On 6th and 7th September 2013, the Centre for the Study of Irish Protestantism and the Department of History, NUI Maynooth, held a conference on the topic of ‘Irish Religious History: Catholic, Protestant and Beyond?’. I was invited to speak on an aspect of the historiography of medieval Irish ecclesiastical history, so I focused on the way that nineteenth-century historians – both Protestant and Catholic – set about writing the history of the Church in pre-Norman Ireland. As a case study, I looked in detail at the work of George T. Stokes (1843-98), who was professor of ecclesiastical history at Trinity College Dublin and later librarian at Marsh’s Library. Stokes (no relation, as far as I can tell, to the famous Stokes family of Dublin medics and scholars), was the author of a book called Ireland and the Celtic Church. A History of Ireland from St Patrick to the English Conquest in 1172, which went through six editions in the twenty years after its first publication, but which was described by the great historian Aubrey Gwynn S.J. as a work that is ‘perhaps best forgotten’.
I argued that, while Gwynn was correct in his estimation of the book’s value today as a work of historical enquiry, it is in fact very useful to read the book in light of its position as a cultural artefact of the nineteenth century. Stokes’s prejudices and preconceptions were widely held and his book was influential in perpetuating the idea of a ‘Celtic Church’ – non-hierarchical and non-Roman, passionately religious but doctrinally suspect. This stubborn myth continues today in popular conceptions of early medieval Irish Christianity, so it is worth investigating its earlier manifestations, and the worldview from which it sprang.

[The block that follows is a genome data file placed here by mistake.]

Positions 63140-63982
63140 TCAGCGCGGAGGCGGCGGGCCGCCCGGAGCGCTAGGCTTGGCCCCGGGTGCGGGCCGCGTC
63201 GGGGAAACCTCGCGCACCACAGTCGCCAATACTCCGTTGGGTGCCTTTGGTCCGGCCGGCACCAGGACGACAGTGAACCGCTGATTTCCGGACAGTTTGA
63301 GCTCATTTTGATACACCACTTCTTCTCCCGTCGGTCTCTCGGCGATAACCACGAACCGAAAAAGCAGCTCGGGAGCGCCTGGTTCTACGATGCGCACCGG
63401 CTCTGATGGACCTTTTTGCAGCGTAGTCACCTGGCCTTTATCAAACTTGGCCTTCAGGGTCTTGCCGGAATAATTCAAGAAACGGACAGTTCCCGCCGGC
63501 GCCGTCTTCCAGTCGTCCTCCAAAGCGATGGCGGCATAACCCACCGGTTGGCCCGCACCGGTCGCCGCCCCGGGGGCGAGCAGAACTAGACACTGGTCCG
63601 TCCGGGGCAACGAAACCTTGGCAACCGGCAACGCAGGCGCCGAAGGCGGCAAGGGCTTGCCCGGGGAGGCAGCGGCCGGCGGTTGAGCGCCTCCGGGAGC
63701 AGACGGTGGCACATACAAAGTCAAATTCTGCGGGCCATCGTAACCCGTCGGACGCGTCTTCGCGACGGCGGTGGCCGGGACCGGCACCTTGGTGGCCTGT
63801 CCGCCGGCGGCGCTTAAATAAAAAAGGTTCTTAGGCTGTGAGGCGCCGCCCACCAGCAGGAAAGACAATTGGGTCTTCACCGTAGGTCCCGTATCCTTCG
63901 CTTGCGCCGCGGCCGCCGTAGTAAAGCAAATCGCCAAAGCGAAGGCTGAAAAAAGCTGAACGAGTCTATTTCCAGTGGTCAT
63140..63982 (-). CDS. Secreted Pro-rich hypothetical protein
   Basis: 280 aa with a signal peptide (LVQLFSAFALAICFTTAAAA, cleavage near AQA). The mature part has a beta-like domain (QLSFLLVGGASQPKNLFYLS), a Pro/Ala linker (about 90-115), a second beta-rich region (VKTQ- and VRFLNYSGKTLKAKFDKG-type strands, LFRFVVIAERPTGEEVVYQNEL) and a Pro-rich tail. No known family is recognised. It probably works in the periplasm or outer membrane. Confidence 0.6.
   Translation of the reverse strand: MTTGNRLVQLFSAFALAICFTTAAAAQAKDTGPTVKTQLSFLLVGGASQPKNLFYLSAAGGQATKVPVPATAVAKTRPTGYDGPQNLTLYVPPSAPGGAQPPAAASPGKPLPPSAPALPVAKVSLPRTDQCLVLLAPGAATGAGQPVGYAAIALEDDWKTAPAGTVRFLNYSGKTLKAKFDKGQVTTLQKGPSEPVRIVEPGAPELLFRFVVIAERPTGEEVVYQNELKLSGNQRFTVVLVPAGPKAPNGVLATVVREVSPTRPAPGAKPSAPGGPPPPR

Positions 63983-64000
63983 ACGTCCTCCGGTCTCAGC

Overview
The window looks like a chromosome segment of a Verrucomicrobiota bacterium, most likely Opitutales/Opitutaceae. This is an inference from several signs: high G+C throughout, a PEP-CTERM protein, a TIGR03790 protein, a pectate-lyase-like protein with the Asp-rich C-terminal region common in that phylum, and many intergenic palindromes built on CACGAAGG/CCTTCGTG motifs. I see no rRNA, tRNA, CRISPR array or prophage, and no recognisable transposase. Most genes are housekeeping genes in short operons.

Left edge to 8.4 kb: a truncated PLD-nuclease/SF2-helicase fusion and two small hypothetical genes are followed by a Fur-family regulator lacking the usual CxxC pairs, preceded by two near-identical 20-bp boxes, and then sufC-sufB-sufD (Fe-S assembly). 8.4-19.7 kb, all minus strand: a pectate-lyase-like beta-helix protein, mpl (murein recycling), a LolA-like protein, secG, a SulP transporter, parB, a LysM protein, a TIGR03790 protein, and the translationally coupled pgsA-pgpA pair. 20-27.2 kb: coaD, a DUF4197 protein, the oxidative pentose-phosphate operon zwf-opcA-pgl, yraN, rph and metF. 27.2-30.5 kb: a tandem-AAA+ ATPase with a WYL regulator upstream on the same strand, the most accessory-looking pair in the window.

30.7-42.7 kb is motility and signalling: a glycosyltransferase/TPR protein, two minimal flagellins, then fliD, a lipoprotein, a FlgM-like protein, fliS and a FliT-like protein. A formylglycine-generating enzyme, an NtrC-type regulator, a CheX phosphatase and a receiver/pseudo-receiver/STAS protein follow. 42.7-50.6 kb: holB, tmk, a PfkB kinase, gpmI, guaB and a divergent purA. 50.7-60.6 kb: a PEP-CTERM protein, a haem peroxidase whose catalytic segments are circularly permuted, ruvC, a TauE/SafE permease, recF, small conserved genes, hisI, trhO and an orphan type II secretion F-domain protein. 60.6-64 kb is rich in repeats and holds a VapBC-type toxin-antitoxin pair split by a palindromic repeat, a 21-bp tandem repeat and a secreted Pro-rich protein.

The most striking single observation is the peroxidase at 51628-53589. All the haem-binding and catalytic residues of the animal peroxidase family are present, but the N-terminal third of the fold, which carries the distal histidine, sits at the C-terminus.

Other speakers looked in detail at the appropriation of individuals and events in Irish religious history by scholars, writers and community activists. For example, Dr Andrew Holmes, of Queen’s University Belfast, gave an interesting paper on the portrayal of St Patrick in works by Presbysterian scholars, antiquarians and historians; Professor John Woolfe, of the Open University, presented fascinating research findings on perceptions of Irish religious history among community activists in Nothern Ireland; and a keynote lecture by Professor Alan Ford (University of Nottingham) traced the history of anti-Catholicism in the Church of Ireland from c. 1600 – 2000.
It is hoped that a publication will arise from the conference (to appear in late 2014), but in the meantime the conference was an excellent opportunity to reflect on the way that we go about writing religious history in Ireland, and the factors which shape our worldview, which shaped the kind of history which others before us have written, and which continue to shape the history which we write today.